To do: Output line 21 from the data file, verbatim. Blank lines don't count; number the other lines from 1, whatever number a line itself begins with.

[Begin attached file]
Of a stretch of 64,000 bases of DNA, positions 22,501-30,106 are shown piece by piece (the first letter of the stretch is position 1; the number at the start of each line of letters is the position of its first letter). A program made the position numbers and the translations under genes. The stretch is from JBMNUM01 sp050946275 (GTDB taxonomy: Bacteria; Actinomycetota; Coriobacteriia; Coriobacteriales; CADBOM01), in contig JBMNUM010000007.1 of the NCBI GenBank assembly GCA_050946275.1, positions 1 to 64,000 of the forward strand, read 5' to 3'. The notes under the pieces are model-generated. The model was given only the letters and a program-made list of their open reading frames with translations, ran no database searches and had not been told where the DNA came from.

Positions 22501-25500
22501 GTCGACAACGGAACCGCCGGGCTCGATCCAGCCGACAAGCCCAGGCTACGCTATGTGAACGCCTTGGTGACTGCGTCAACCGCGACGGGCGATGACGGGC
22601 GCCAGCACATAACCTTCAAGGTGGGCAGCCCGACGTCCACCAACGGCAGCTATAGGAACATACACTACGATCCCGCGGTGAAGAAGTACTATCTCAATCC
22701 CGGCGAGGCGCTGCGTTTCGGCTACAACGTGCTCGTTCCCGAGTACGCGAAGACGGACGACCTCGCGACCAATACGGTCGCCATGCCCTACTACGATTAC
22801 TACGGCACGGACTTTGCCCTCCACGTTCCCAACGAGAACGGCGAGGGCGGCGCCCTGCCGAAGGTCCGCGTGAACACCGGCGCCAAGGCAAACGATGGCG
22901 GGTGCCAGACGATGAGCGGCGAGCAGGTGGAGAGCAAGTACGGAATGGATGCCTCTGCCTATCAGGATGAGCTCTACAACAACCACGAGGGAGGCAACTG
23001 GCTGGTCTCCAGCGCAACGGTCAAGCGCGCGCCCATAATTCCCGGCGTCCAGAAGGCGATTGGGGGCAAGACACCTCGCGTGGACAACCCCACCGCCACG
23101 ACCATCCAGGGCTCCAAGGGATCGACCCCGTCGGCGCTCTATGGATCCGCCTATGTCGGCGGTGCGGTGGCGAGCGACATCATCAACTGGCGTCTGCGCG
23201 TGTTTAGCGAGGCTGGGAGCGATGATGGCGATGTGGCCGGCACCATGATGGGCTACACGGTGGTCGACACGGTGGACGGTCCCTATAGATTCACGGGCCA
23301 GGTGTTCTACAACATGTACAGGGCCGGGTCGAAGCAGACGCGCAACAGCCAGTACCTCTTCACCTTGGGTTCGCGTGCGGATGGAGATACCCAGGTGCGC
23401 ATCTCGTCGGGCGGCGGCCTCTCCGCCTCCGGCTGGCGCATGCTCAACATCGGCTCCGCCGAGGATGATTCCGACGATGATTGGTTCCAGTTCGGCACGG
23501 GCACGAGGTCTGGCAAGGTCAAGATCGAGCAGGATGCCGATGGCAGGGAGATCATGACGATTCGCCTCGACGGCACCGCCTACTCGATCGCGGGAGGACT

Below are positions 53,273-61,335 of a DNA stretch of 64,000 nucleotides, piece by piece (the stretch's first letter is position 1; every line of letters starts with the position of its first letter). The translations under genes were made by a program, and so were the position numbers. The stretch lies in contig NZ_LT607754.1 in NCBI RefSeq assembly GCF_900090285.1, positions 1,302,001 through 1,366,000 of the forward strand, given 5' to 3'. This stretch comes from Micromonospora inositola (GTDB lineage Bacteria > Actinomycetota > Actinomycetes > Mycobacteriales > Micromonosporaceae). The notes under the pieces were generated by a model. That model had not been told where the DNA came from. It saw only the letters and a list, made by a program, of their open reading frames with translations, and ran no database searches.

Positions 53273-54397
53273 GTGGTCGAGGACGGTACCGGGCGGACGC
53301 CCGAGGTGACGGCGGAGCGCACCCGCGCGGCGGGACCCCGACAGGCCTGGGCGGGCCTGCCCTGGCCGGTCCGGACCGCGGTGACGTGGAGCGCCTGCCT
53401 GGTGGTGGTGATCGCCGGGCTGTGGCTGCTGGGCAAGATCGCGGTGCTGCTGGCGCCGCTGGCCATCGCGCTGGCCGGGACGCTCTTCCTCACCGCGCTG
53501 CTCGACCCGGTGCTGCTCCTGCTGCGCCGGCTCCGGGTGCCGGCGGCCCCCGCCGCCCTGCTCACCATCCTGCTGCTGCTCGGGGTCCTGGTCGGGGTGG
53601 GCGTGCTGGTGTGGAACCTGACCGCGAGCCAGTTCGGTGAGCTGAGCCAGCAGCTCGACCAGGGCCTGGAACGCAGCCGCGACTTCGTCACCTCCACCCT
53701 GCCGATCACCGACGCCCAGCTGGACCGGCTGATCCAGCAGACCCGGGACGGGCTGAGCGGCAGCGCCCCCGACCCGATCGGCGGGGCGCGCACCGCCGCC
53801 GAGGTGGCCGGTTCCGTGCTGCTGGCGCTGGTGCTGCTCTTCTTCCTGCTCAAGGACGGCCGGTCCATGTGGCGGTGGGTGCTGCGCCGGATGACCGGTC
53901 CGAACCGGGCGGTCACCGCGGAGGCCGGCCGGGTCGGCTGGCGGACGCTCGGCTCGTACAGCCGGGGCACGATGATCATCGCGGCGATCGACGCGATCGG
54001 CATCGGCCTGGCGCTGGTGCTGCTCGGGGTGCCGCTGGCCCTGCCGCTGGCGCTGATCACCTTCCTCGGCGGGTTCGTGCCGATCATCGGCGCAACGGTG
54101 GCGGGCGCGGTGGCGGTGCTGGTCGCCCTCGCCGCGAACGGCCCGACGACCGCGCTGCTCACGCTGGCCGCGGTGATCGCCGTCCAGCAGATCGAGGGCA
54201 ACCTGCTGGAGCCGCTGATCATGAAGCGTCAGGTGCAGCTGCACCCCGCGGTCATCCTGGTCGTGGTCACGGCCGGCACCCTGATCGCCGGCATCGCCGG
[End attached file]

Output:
53701 GCCGATCACCGACGCCCAGCTGGACCGGCTGATCCAGCAGACCCGGGACGGGCTGAGCGGCAGCGCCCCCGACCCGATCGGCGGGGCGCGCACCGCCGCC